Where does the Mac startup sound come from? Its creator responds

If you’ve owned a few generations of Macs, and whatever their technical differences, or their design, one thing has always been a sort of common thread: the sound they make when they start up. Not that of the operating system, as on Windows PCs – in fact much more focused on this kind of sound feedback (weren’t the startup and shutdown sounds of Windows 95 composed by Brian Eno himself ?).

But rather directly when you launch the system. For the rest, Apple has always remained minimalist: there has never been a system shutdown sound, and there remains roughly only one configurable (alert) sound – until this day. The actual startup sound cannot be changed by the user. On recent Macs, you can just activate or deactivate it via a command in the Terminal. As simple as it is, this agreement has become an integral part of the firm’s computer line. So much so that Apple made it a registered trademark in 2012 (USPTO #4,257,783).

Why the startup sound of Macs is so special

But it should never have existed. From Apple )(, without a graphical interface, the firm introduced a basic startup sound, continued until the last phases of the development of the Macintosh. We are in 1988, the very first and a key engineer of the operating system, Jim Reekes , can no longer stand hearing this shrill chord repeatedly while the bugs causing the machine to crash are still particularly numerous.

Passionate about music and having assembled a recording studio in his house, he recorded the alternative that we know on a Korg Wavestation EX – a fairly avant-garde synth, which subsequently becomes typical of many productions, notably of dance music,towards the end of the 1980s. As he feared that his idea would be ousted by various echelons, and motivated by his aversion to the startup sound of the time, Jim Reekes arranged with one of the teams to have his version integrated into the very latest moment.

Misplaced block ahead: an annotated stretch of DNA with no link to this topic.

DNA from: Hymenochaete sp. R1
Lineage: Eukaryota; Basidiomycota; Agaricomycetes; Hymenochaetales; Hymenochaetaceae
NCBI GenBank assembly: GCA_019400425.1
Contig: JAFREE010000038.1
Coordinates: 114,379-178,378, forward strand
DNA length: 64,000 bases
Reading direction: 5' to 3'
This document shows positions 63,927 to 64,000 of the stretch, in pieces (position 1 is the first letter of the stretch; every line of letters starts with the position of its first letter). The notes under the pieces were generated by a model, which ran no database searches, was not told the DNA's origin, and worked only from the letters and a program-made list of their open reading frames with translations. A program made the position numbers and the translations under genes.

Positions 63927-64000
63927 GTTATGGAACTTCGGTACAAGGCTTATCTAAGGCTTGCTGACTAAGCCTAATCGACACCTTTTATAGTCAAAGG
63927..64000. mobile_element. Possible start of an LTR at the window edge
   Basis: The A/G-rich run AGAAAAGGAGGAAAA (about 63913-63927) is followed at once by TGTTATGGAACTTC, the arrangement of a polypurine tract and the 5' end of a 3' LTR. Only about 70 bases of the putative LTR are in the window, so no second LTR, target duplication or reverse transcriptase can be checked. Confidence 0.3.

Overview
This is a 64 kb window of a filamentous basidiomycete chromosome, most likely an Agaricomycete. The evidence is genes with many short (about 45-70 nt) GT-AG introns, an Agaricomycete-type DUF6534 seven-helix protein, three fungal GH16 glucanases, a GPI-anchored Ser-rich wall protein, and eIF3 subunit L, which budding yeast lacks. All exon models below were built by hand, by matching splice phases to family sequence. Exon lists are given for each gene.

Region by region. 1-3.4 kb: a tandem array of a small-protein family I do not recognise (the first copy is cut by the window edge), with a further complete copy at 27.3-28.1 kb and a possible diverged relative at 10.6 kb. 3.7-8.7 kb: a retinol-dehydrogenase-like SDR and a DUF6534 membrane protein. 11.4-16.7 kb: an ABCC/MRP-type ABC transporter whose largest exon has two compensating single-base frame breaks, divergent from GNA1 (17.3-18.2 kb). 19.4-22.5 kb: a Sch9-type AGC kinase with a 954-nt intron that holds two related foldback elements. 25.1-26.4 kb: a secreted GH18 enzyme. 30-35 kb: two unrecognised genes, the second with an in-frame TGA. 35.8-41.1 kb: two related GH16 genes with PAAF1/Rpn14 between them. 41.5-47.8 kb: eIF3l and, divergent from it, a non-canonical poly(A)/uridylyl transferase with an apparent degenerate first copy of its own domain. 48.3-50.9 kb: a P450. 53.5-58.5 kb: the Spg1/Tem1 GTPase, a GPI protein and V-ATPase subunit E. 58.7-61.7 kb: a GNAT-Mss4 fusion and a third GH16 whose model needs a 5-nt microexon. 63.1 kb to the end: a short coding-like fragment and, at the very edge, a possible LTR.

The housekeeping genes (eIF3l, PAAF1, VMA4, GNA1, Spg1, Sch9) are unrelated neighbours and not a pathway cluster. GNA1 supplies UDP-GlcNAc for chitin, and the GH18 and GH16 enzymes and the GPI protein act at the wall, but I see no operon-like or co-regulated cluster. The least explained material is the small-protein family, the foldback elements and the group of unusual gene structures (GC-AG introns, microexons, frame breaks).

Enough to present the disgruntled (and Apple’s management) with a fait accompli: faced with the risk of creating a bug just before the launch of the next Macintosh, no one dares to modify the startup sound anymore. Which will remain (despite some minor adjustments) the same on subsequent generations, well after the departure of Jim Reekes in 1999. For the record, he says that Apple then refused to let him work on what would become the foundations of iTunes and the iPod in the most complicated period for Apple’s very survival at the end of the 1990s.

Technologies that he continued to develop alone until 2001 – before Apple entered into an agreement to use his technologies upon the return of Steve Jobs – making it possible to quickly launch the first major success attributed to his return: the iPod. Note that if Jim Reekes’ initiative was rather well received, it is because of one last little detail: in addition to being a talented software engineer, this accomplished music lover then held a degree in music theory. and composition (California State University Fullerton, 1978-1981). We invite you to watch Jim Reekes return to this story in the video below:

Jim Reekes who worked as Apple’s sound designer in the 1980’s with a backstory on how and why the sound was chosen. pic.twitter.com/PYPvy1uVZf

— Historic Vids (@historyinmemes) May 13, 2024

  • Macs owe their startup sound to a key engineer, music enthusiast Jim Reekes.
  • The latter could not stand the shrill sound that sounded when the Macintoshes of the time were turned on.
  • Afraid that his idea would be rejected, he managed to find his way into a finalized ROM, presenting the hierarchy with a fait accompli.

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